May 16

Tonight after my college’s graduation ceremony, we had a reception for faculty and staff. I almost didn’t go. My allergies were bothering me again, and I wasn’t sure I was up to socializing. However, I was part of the committee that put the reception together, so I did feel a small measure of guilt for wanting to skip it. So after a nap and some medicine, I put myself together and went. I ended up talking with a lot of people I don’t normally get to see on a daily basis, which was fun. There was also a recognition of the newly tenured faculty and our provost had a very touching speech he gave thanking them and the rest of us for the role we all play in our students’ lives. Later, more people danced than I expected, which was a pretty interesting sight to see. Overall, It was a good evening.I ended up staying later than I planned to, but I’m thankful tonight that I went.

May 13

My semester is officially over! I love working on a semester schedule. I love the sense of renewal it brings. This week is also graduation, and it’s been a pleasure to see how our grounds crew has been sprucing up the landscaping with white flowers. They’ve also been mowing this week, and I will never tire of the smell of freshly cut grass. The downside to the end of the semester and graduation is knowing that there are students who will be leaving. I will miss seeing the familiar faces, some who have been working in my area for over a year. It’s always a little bittersweet saying goodbye, but I’m excited for them, knowing that they are moving on to bigger things. Today we also had a reception for several faculty and staff who are retiring at the semester’s end. Retirement receptions at my college are a slightly formal affair. The division dean or director reads a resolution, which is basically a list of the person’s accomplishments over the years, oftentimes with humor injected, and always ending with it’s our hope that his/her happiest days lie ahead. Then the retiree is presented with a gift. It’s really a rather touching ceremony. As I sat and watched today, I was reminded again how thankful I am to work where I do. There are many, many people on campus between employee groups and students, but it often feels intimate, especially at times such as the reception. We employees take the time to get to know each other. And if we’re lucky, we have and take the time to get to know some of the students who come and go. And that’s what life is about for me, the people who surround us who make a difference in our day to day.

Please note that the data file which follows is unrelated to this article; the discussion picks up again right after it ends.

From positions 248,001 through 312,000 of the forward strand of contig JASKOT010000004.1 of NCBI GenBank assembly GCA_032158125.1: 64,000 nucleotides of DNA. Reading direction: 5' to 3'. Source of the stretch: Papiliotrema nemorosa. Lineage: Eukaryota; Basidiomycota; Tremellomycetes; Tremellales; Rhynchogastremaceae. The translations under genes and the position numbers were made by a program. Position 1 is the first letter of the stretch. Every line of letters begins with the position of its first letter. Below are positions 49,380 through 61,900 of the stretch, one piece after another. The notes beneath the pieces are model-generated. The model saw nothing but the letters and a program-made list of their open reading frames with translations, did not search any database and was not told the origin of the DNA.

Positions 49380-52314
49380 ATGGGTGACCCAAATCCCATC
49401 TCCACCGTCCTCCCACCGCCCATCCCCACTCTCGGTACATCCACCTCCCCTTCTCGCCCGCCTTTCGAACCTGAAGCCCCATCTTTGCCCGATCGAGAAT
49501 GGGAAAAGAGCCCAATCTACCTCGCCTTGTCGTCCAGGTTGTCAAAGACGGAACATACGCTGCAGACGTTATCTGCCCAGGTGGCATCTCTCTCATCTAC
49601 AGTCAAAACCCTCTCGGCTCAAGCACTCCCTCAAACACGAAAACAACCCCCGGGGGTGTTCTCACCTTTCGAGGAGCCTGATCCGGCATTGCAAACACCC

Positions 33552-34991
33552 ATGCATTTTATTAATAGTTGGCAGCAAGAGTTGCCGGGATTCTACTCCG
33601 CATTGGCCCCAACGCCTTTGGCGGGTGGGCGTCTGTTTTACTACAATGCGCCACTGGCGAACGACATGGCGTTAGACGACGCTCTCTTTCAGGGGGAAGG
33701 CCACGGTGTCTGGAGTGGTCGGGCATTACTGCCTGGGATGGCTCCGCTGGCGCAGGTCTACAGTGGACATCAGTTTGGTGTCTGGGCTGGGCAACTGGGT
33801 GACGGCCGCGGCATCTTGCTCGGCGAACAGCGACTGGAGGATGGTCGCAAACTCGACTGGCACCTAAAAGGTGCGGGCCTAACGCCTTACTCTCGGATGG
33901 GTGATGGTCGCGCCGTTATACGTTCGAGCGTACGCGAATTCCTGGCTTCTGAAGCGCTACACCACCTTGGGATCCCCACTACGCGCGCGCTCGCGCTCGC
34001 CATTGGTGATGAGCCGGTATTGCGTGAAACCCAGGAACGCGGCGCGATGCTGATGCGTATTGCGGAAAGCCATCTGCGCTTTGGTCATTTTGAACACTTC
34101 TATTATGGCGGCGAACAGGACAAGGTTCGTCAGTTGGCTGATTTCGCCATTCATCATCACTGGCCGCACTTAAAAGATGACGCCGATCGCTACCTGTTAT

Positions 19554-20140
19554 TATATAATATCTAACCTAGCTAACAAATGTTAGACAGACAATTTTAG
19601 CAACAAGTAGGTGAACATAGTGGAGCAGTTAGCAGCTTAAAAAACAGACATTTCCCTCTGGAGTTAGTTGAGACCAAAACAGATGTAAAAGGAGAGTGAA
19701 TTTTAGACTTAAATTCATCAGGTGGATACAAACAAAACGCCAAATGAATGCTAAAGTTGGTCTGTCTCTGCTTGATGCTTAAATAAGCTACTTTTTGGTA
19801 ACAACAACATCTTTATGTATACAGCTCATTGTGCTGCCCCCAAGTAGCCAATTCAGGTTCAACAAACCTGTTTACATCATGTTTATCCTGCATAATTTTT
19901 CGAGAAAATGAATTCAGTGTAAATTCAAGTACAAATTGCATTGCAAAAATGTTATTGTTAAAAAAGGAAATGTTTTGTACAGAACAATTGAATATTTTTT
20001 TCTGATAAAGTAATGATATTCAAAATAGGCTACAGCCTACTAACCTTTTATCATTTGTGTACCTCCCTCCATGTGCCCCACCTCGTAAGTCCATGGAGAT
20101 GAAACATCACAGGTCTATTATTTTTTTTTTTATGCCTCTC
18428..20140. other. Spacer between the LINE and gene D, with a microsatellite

April 26

My morning was interesting. I had a terrible night’s sleep (again) and woke up feeling just as lousy as I did when I went to bed. Sore throat. Chest cough. Only this morning I got the added bonus of an allergic reaction to something at some point during the night. My eyes were almost swollen shut. At least the left one. Itchy, red, swollen. I actually sat in bed and cried for two minutes, which only made it worse. So, I got up, put cold water on my face, took my allergy pill–which, by the way, I have been doing daily for the last several months–and stood in a hot shower for a while. It only helped a little. It’s so frustrating because I have no idea what triggered the allergy. I haven’t changed my detergent, my pillows, or anything else on my bed. I had also just washed everything a few days prior. All I can think is that I must have my body worn down to the point where I’m overly sensitive to something. Maybe it’s my down pillows.

However, my tears this morning were mostly triggered by the fact that I had planned to go with my daughter to a college visit and at that point, I could literally see my own eye out of the corner of my eye. That’s how puffy they were. I didn’t want to drive that way. I also hated the idea of meeting people while looking like I had been in a fight. But I sucked it up. A couple of ice cubes helped a little with the swelling and a liberal dose of makeup camouflaged the redness a bit. And my daughter decided to drive, which was good and bad. Her car is so much smaller than mine. As we backed out of the driveway, I swear I looked eye to eye with a robin sitting in the yard.

At any rate, I’m thankful I was able to go. We had a great time chatting on the way there. And the college presentation was extremely interesting. She’s checking out SCAD (Savannah College of Arts and Design). It’s a school totally devoted to the arts, and she wants to go into animation. It could be a good fit for her; she’s very artistic. Actually, by the end of the presentation, the dormant artist in me was ready to sign up as well.  And later, on the way home, we stopped and did a little shopping. I’m glad I didn’t let my morning dictate my day. It was a good day, puffy eyes, sore throat and all.

March 7